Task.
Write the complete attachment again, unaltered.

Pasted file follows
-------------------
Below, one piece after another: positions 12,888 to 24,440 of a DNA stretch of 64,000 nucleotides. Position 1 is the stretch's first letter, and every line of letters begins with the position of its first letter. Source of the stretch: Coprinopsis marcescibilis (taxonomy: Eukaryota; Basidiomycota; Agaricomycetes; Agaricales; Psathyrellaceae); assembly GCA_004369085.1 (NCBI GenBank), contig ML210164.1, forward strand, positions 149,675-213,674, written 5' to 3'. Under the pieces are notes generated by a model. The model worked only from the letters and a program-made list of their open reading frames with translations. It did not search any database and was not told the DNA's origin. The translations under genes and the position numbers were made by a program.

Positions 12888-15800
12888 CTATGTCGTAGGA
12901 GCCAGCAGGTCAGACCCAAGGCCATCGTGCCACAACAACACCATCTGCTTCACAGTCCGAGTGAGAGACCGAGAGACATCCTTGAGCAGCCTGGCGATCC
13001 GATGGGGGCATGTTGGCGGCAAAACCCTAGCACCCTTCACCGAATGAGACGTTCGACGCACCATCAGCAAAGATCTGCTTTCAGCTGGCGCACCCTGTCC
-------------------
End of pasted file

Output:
Below, one piece after another: positions 12,888 to 24,440 of a DNA stretch of 64,000 nucleotides. Position 1 is the stretch's first letter, and every line of letters begins with the position of its first letter. Source of the stretch: Coprinopsis marcescibilis (taxonomy: Eukaryota; Basidiomycota; Agaricomycetes; Agaricales; Psathyrellaceae); assembly GCA_004369085.1 (NCBI GenBank), contig ML210164.1, forward strand, positions 149,675-213,674, written 5' to 3'. Under the pieces are notes generated by a model. The model worked only from the letters and a program-made list of their open reading frames with translations. It did not search any database and was not told the DNA's origin. The translations under genes and the position numbers were made by a program.

Positions 12888-15800
12888 CTATGTCGTAGGA
12901 GCCAGCAGGTCAGACCCAAGGCCATCGTGCCACAACAACACCATCTGCTTCACAGTCCGAGTGAGAGACCGAGAGACATCCTTGAGCAGCCTGGCGATCC
13001 GATGGGGGCATGTTGGCGGCAAAACCCTAGCACCCTTCACCGAATGAGACGTTCGACGCACCATCAGCAAAGATCTGCTTTCAGCTGGCGCACCCTGTCC